Theory of Mind: How We Learn to Understand Each Other

Theory of mindAs psychologists, coaches, therapists, and humans, we spend a great deal of our time focused on what we and our clients are feeling and thinking.

While that’s vital to wellbeing, functioning, and performance across all life domains, so are awareness and understanding of others’ “thoughts, wants, hopes, imagining, and knowing” (Wellman, 2015, p. 2).

Theory of mind (ToM) is one of the most vital aspects of human life, allowing us to infer other human’s values and goals and predict their behavior (Navarro, 2022).

This article examines the fascinating area of ToM, answering several key questions. What is it? Why does it matter? And how do we test for it?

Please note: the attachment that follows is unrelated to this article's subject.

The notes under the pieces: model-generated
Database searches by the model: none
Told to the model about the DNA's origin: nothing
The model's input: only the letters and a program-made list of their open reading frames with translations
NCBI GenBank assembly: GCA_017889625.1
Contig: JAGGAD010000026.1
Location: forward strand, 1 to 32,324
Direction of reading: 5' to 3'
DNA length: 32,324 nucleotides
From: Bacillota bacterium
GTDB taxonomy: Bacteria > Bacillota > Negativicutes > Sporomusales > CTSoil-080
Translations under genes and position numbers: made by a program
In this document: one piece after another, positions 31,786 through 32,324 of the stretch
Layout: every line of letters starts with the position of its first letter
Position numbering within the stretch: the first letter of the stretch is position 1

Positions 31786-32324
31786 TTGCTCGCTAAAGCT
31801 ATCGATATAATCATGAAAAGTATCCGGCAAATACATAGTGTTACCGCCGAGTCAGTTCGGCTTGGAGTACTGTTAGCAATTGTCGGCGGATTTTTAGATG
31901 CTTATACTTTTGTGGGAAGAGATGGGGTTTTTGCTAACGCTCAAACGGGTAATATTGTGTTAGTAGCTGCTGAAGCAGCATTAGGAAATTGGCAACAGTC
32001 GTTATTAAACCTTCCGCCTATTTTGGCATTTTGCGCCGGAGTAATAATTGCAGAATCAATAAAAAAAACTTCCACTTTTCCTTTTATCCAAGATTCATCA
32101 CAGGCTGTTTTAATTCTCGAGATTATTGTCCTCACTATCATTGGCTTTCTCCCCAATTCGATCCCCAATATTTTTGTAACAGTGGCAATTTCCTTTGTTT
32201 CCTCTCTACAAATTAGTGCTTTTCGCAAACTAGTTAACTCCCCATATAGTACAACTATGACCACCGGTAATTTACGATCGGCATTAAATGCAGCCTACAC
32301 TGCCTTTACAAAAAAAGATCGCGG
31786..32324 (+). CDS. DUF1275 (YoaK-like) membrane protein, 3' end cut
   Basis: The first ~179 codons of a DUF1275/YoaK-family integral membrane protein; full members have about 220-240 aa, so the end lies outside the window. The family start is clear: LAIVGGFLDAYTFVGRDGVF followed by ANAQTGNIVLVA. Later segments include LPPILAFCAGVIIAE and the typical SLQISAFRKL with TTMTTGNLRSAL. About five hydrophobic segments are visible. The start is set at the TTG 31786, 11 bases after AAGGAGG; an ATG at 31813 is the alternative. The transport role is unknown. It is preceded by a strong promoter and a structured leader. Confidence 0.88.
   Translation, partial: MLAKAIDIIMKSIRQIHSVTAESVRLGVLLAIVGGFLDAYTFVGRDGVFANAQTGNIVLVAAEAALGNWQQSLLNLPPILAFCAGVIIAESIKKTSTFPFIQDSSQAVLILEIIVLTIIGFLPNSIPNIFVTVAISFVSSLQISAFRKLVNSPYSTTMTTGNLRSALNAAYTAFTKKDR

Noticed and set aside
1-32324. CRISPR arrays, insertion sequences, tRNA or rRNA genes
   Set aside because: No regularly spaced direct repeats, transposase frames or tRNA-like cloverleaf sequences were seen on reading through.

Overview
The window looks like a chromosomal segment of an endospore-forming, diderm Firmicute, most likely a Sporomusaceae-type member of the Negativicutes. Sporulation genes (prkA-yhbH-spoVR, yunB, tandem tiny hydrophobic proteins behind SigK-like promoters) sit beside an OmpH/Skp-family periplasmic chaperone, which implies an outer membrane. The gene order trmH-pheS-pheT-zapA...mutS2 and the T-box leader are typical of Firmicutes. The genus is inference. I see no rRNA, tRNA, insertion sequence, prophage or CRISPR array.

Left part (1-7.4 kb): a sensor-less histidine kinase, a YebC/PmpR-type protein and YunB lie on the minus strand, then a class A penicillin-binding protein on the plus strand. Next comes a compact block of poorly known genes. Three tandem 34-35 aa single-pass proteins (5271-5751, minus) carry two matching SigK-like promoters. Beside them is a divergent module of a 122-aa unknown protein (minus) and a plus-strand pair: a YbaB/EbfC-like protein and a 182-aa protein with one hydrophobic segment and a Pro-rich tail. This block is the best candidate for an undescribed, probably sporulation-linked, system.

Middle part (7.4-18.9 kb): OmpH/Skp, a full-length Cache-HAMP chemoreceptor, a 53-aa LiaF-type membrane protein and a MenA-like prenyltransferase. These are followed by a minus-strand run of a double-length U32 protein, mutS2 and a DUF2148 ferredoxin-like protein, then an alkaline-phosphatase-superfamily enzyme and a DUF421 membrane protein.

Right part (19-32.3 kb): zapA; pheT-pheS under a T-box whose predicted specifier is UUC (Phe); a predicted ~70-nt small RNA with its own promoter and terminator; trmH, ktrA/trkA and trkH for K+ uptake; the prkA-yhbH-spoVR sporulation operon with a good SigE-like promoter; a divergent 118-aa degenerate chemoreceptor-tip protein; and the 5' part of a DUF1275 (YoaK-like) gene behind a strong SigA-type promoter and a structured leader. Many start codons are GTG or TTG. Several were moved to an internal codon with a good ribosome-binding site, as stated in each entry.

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What Is Theory of Mind? A Definition

“Theory of mind (ToM) is considered the ability to understand the beliefs, knowledge, and intentions of others based on their behavior” (Navarro, 2022, p. 1).

The term was first used in relation to the ability of chimpanzees to infer human goals. It has since become a vital perspective, offering insights into how we are able to figure out and predict the behavior of our family, partners, and coworkers — in fact, everyone we connect with (Navarro, 2022; Miller, 2022).

ToM continues to receive a great deal of research attention (with over 7,000 articles and more than 1,000 books written on the subject). It has been studied in connection with several other essential constructs, including (Navarro, 2022):

  • Communication
  • Understanding criticism
  • Deception
  • Joking and lying
  • Irony
  • Pragmatic language competence
  • Problem-solving
  • Schizophrenia
  • Autism spectrum disorder